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eID centric approach for building eServices and electoral process modernization

/ Lecture
Nowadays there are a lot of projects aimed at the computerization of public administration being implemented in the developed countries around the world with varying intensity and success. Also Slovakia is gradually preparing eGovernment implementation thus starting development of eServices.
Is it necessary to build eServices using electronic identification card? Is the use of eID as a mean for qualified electronic signature a sole benefit while building eGovernment? What other specific benefits brings the use of eID to the implementation of eServices? What are the prerequisites for successful eID centric approach for building eServices?
Within this context it is not proper to narrow down the view of the eServices only to services of public administration. Conversely, it is appropriate to look at them through the wide-angle optics and to see them also as services provided to citizens by business entities. Also these service providers can evenly successfully exploit the opportunities offered by the introduction of eID while implementing the eServices.
The level of direct democracy - interaction with citizens is considered as one of main features that prove development of a country. Slovakia is going to implement eServices in the field of citizen rights guaranteed by the Constitution. The right to vote represents the opportunity for a citizen to influence the future of his country as well as his private life. The future of eGovernment is electoral modernization at all levels. 
eID implementation can become one of significant steps, which is able to support trust, effectivity and security of e-voting. The most important assumptions of e-voting success are authentication of voters, anonymity and restraint of multi-voting. What is the role of eID? What are experiences of eID utilization in e-voting abroad?

Lenka Kmeťová

Lenka Kmeťová graduated from the Slovak University of Agriculture in Nitra, the Faculty of Economics and Management. After graduation she worked at the Department of Economics where on top of her teaching duties she was actively involved in EU Phare projects aimed at the marketing, sales and restructuring of the food processing industry. Through her working on said projects she acquired international experience as a project team leader, advisor and a trainer and she took part in a number of internships in Ireland, the Netherlands and Denmark. She further extended her professional training in the field of international marketing, enterprise development, selling, marketing information systems, export marketing planning and financing, etc. …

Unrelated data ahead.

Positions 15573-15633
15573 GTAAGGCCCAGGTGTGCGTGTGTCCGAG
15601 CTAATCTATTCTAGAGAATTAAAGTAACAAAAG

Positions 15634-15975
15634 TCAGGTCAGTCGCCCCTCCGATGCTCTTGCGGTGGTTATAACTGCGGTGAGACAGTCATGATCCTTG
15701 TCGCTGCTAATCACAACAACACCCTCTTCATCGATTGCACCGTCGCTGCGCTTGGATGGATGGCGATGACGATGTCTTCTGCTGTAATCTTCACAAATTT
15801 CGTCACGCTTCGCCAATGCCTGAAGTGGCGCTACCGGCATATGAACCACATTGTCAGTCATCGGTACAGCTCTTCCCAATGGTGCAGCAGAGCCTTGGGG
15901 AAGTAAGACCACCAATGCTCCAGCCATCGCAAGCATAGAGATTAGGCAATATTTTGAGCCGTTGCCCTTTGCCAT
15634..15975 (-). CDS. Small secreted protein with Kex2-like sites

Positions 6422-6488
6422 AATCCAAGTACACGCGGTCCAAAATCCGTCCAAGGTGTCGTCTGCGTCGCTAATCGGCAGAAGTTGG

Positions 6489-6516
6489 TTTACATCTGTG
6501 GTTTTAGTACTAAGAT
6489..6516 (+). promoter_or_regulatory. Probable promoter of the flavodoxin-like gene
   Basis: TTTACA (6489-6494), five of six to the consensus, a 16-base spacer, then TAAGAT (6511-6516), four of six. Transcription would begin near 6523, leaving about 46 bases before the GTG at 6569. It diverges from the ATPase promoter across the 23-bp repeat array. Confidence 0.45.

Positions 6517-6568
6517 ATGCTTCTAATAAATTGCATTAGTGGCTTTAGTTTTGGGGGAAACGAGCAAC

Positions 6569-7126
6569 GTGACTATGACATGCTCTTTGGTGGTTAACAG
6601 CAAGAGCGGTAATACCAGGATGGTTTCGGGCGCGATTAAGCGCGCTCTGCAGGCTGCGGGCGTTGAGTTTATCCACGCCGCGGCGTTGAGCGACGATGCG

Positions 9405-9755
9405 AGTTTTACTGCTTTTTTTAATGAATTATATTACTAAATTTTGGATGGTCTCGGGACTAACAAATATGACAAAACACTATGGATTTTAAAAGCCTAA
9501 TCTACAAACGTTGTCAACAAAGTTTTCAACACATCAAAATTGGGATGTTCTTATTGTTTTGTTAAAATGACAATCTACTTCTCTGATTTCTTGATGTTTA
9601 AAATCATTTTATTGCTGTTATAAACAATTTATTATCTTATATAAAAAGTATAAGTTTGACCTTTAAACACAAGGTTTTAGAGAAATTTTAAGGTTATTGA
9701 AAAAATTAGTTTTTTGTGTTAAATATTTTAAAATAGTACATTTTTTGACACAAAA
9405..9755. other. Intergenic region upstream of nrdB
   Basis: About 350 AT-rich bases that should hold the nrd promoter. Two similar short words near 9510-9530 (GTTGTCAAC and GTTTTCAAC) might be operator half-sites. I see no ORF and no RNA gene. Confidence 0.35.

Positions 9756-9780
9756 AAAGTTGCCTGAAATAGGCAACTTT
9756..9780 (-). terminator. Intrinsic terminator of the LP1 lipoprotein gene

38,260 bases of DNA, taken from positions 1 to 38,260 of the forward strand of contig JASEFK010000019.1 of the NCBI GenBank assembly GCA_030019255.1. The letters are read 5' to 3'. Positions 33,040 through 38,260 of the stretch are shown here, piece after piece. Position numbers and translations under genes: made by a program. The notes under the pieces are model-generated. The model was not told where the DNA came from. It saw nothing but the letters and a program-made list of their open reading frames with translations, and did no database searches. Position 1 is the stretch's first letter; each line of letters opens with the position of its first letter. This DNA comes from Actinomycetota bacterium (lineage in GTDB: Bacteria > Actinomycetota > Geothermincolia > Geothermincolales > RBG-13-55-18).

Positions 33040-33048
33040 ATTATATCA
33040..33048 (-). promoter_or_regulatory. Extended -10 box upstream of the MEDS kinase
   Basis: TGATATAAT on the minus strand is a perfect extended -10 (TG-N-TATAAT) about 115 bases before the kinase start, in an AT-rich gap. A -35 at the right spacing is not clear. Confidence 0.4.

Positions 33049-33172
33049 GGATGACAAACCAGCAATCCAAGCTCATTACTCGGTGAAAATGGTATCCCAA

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Michal Ševčík

DXC Technology
Michal Sevcik obtained his Master's degree at the Slovak Technical University in Computer Science. After finishing his studies he started to gather his professional experience as a junior analyst working for Digital. Later he has gained experience and skills working on software development projects for key players in the financial and mortgage brokering market in New Zealand and Australia. Since his return to Slovakia in 2001 he has been working for Compaq and then Hewlett-Packard as a business analyst and solution architect using his experience and skills to analyze, design and implement complex IT projects and deliver system integration projects in the public sector. Since 2004 he was focusing mainly on the technologies and projects re…
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